There’s this excellent scene in The Good Wife season finale which straddles the line between drama and comedy, but is effective nonetheless. The vestibule of Lockhart/Gardner is filled with an already awkward quintet of Peter, Alicia, Will, Eli and Cary when a cagey Kalinda makes her way off the elevator and Eli quips, “It’s a surprise party for you.” I’ve noted the ability of the Kings and their writing staff to deftly handle the ensemble of The Good Wife from episode to episode in a manner which seemed to appropriately serve all characters well, but that scene is such an excellent depiction of how much of The Good Wife depends on the cadence of its ensemble.
When The Good Wife started out in 2009, September it seemed to a be a show with a singular focus – the wife of the state’s attorney returning to work as a lawyer in an expectedly uncongenial professional climate whilst trying to navigate familial issue. It was the story of Alicia Florrick and Alicia Florrick alone and it was the same with the pilot of Parks and Recreation in April, 2009. Three years later, while still keeping its major premise in focus – a woman struggling to achieve success professionally and personally – both shows have managed to move hone in on their goodness by relishing the importance and the benefits of a well-rounded supporting cast. Both shows this year, even with specific focus on their female leads have devoted as much energy to ensuring that the supporting players are given adequate opportunities to develop.
It seemed like Robert and Michelle King had shifted the focus from Alicia’s plight to larger office concerns in the first few episodes of The Good Wife’s first season. From the system investigation into Will’s past, the burgeoning revelation that Diane Lockhart just might be the only adult in the firm and Peter’s quest for re-election. But, as much as the show has now moved from being that of a singular woman’s plight it’s important to note how – eventually – everything reverberates to and around Alicia. The final shot of the season with Kalinda poised for combat is effective for Kalinda and her past being intriguing on their own inasmuch as the problems they’d foster with Kalinda’s own relationship with Alicia. And, even for someone who’s too often ho-hum on Alicia Florrick the season’s insistence on revealing the difficulty of “good” ethics to Alicia has been a marvellous one from Wendy Scott-Carr to Celeste Serano all the way through Mike Kresteva.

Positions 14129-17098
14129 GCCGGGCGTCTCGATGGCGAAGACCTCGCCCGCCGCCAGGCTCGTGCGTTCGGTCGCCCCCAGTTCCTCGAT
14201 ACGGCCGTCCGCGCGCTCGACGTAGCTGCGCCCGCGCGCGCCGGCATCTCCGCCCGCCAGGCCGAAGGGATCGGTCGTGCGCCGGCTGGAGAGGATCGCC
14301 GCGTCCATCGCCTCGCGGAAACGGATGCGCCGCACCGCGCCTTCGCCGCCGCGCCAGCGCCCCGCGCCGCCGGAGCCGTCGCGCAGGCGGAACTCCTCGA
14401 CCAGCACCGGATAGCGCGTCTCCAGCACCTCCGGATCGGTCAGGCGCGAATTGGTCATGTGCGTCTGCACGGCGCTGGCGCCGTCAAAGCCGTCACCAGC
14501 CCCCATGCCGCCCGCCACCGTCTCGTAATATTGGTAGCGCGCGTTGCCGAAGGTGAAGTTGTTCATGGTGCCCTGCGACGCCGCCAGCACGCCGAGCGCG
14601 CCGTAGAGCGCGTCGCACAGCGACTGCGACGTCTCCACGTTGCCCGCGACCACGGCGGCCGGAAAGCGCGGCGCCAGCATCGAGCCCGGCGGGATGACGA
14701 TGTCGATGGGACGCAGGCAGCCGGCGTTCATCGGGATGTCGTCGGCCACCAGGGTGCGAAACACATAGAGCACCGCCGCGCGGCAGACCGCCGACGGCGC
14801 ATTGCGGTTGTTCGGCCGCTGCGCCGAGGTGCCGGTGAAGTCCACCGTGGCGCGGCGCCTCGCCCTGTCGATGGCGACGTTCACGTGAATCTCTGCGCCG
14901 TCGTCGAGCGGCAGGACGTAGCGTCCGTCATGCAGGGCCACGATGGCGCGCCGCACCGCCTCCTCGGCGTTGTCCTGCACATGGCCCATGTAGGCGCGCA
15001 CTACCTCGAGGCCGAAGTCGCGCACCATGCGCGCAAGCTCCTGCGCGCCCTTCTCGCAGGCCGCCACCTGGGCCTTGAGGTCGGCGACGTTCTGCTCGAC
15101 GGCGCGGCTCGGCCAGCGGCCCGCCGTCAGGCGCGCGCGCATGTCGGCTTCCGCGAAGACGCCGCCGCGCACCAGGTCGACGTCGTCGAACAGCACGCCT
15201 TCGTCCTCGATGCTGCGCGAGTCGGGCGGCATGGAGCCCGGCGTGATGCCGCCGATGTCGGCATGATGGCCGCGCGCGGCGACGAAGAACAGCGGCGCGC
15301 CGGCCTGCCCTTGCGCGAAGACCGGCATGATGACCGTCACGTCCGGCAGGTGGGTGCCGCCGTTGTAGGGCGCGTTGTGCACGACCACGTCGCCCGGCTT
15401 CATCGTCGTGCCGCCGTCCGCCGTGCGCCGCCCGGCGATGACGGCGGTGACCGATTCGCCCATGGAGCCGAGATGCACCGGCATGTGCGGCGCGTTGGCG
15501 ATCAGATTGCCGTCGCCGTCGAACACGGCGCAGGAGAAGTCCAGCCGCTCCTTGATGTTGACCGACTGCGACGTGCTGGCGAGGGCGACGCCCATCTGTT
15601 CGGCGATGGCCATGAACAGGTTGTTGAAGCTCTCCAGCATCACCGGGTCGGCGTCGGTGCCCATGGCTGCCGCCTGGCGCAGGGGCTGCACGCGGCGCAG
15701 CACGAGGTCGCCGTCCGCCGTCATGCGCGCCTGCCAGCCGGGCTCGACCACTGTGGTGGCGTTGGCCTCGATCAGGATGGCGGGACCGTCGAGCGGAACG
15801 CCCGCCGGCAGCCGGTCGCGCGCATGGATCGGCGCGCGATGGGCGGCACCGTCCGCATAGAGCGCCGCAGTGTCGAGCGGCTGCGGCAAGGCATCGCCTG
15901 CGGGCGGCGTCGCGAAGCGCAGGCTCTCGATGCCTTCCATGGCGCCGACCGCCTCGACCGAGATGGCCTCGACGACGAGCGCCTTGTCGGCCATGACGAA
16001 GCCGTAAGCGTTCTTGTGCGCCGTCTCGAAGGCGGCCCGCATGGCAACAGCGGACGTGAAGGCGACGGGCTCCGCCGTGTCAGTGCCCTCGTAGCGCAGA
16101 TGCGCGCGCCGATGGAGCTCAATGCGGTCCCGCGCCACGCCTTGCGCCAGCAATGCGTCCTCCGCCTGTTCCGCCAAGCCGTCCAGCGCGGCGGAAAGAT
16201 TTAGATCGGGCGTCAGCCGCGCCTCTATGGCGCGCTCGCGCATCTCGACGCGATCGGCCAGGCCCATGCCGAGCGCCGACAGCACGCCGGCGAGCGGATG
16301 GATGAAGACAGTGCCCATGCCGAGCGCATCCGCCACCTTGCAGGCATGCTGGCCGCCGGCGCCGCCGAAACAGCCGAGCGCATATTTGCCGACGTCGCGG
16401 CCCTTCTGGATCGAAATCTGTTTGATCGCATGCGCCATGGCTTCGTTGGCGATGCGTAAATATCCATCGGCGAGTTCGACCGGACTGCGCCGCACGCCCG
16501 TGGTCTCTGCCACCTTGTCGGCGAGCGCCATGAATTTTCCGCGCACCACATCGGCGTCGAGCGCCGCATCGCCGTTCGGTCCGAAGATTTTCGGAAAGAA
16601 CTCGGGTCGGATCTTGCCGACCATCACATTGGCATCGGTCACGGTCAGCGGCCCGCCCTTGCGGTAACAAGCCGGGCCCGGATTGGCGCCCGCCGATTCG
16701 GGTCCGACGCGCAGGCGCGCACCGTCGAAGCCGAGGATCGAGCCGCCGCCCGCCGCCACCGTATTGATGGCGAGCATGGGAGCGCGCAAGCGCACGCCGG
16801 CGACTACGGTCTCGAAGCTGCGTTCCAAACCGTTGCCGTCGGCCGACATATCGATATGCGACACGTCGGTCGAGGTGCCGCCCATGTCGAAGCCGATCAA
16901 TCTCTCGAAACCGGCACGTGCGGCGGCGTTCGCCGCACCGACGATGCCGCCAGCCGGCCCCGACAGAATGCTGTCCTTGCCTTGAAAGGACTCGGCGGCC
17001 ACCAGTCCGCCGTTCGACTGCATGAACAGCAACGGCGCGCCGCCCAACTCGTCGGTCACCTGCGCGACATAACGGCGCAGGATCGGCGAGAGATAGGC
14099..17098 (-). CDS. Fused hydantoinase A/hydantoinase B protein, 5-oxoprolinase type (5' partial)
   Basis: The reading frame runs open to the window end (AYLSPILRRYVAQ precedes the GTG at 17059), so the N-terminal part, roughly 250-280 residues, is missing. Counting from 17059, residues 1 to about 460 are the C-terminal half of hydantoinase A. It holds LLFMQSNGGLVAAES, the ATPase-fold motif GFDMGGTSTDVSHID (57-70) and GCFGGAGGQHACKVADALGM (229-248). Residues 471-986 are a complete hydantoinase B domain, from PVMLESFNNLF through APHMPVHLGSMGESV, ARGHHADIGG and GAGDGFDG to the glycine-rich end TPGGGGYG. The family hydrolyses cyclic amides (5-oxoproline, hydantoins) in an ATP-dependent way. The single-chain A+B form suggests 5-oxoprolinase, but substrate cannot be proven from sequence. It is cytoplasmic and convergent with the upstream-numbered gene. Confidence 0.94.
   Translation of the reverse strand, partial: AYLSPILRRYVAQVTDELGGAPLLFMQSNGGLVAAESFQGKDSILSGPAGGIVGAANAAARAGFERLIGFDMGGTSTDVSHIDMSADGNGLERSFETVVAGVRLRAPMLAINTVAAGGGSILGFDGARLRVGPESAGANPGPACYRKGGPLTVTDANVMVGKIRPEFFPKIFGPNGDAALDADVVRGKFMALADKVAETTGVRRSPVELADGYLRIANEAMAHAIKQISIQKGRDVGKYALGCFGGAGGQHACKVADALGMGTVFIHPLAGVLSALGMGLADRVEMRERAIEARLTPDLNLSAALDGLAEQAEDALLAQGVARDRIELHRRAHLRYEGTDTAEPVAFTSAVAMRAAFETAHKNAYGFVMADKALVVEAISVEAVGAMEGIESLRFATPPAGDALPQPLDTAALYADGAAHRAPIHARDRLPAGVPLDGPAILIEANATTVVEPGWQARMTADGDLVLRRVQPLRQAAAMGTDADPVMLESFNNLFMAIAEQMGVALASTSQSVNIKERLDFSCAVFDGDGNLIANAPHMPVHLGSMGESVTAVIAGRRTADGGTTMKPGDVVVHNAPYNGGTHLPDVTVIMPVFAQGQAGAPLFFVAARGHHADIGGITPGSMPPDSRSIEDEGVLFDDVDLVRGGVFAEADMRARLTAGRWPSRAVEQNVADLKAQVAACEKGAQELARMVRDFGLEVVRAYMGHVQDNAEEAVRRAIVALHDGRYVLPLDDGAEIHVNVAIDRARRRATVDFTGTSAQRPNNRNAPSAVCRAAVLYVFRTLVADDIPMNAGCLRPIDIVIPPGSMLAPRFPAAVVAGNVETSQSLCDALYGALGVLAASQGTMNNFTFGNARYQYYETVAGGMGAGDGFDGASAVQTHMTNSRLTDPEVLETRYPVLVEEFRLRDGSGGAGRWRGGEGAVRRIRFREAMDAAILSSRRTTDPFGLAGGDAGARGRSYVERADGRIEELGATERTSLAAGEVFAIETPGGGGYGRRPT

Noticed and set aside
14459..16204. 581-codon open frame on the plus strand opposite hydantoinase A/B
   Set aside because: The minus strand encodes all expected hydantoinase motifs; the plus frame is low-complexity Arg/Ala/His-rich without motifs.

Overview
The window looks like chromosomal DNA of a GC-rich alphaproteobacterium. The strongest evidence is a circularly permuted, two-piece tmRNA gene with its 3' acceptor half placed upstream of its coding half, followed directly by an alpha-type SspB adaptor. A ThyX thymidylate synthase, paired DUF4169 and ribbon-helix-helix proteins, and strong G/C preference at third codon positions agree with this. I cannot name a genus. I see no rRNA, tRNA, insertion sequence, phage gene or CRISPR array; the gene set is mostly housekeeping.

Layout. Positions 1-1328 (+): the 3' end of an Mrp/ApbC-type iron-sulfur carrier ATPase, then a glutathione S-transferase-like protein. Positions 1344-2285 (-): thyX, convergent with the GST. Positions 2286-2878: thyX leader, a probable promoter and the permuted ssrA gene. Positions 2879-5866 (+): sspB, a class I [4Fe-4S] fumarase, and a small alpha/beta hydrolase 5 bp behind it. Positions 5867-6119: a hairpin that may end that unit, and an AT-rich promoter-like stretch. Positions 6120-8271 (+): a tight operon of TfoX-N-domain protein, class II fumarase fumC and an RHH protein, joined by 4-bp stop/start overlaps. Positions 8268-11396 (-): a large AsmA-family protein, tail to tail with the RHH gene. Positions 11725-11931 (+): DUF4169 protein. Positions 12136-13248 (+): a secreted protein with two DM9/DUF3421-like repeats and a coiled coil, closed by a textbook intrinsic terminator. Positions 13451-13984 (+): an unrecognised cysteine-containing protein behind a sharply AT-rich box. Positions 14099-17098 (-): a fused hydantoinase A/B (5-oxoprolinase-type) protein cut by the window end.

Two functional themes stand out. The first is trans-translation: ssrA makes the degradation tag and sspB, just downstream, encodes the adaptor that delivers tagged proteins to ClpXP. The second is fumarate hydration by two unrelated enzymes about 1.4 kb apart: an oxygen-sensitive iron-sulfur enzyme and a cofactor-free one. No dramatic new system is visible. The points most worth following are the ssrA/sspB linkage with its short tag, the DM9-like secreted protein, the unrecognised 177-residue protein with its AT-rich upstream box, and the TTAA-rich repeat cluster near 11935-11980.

It reminds me, a bit, of Leslie Knope’s own struggle with remaining ethical and triumphing. Season 4 of Parks and Recreation was a bit atypical from previous seasons with Leslie’s quest for political office began at the season’s end and ran all the way through the year. As early as episode 9 – “The Trial of Leslie Knope” we’re faced with the ethics debate as Ben and Leslie must address their romantic relationship which conflicts with their professional one and as her campaign expands and she meets her resolutely unethical rival in Bobby Newport, it’s a nice hook watching Leslie debate the tenuous line of ethics with herself.
With the endgame of the City Council results firmly in view Parks and Recreation was moving towards a decisive conclusion which despite the ostensible focus on Leslie emerged as something for the entire ensemble. Ina sub-arc that was addressed multiple times (best in “Citizen Knope”) the office revealed that the campaign was a team-effort, a reimbursement of sorts, for all the times Leslie has been a real-life Wonder-Woman, and if there’s anything that’s been missing from The Good Wife (and less a complaint, and more on observation) it’s the union of characters. I suspect that the decision to move Cary back to Lockhart/Gardner is as much for plot development as it is for strategic issues. It makes for good drama to have Cary at the State’s Attorney’s office but it prevents Czuchry from being fully utilised. With Will’s distrust of him, his non-feelings for Kalinda and his new-found respect for Peter, his re-introduction to the firm only allows for more effective, dramatic ensemble moments.
And, as we look forward to new seasons for both shows with political manoeuvrings playing a big part in both Alicia and Leslie’s lives I expect the focus on our female leads to be as significant as the machinations which stem from their relationship with their peers. True, both shows are devoted to their female leads, but they’re just as much invested in their ensembles. As it should be.
The Good Wife, Season Grade: A/A-
MVP (Main Cast): Julianna Margulies and Archie Panjabi
MVP (Guests and Recurring): Zach Grenier
Best Episodes: “Executive Order 13224” (Episode 7); “What Went Wrong”; (Episode 11); “Alienation of Affection” (Episode 12)
Parks and Recreation, Season Grade A
MVP (Main Cast): Amy Poehler and Chris Pratt
MVP (Guests and Recurring): Kathryn Hahn
Best Episodes: “Born and Raised” (Episode 3); “Pawnee Rangers” (Episode 4); “The Trial of Leslie Knope” (Episode 9)
How have the last year for The Good Wife and Parks and Recreation shaped up for you? Are you enjoying its focus on the ensemble? Who was you MVP?